In preparing for an eventual business or professional career, there is one basically important area which appears to be largely overlooked. Educators everywhere are perennially concerned with methods or devices for improving the teaching of reading, which is generally accepted as the most useful of all "tools" for continued learning. Prominent people in business and industry emphasize the importance of "communication," which is usually understood to be in the form of writing. Little attention seems to be given, however, to the elemental skill without which reading and writing must rest on a weak foundation: the ability to speak well. Schools and colleges do give courses in public speaking, and many students have found these very profitable, but they have the disadvantage of beginning at the wrong end. The basic matter is one's private speaking, the quality of his ordinary conversation in everyday affairs. There is where occurs the formation that makes the difference. And it is not to be had by "taking a course."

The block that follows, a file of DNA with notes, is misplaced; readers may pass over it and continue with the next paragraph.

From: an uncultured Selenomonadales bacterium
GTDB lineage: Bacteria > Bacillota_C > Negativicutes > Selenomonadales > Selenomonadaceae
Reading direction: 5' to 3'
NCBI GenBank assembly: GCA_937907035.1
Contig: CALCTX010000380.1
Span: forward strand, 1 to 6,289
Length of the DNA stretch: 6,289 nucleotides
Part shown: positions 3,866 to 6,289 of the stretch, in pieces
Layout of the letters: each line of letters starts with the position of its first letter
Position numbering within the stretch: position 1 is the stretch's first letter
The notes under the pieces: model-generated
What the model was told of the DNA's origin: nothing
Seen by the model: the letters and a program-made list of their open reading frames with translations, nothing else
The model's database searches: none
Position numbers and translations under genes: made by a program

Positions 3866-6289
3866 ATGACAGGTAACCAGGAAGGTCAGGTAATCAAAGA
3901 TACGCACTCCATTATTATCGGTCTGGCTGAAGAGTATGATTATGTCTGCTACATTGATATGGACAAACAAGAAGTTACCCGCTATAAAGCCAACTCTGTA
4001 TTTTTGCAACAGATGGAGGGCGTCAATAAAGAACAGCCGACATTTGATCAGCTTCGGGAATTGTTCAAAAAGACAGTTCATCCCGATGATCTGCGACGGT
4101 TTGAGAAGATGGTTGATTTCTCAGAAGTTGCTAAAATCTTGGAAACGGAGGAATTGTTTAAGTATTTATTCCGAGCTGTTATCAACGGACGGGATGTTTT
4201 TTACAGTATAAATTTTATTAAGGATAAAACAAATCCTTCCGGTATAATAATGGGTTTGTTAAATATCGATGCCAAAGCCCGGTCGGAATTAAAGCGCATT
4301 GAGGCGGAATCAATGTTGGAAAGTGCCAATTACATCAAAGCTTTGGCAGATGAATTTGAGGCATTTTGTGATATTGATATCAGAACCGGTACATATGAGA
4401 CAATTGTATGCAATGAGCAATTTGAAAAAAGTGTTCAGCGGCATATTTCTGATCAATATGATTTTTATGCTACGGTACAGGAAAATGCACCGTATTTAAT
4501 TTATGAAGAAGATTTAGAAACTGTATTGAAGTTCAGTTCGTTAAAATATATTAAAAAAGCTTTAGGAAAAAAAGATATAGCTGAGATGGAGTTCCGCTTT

Foley, L. (1970). But How Does It Sound?. Reading Horizons, 10 (3). Retrieved from http://scholarworks.wmich.edu/reading_horizons/vol10/iss3/2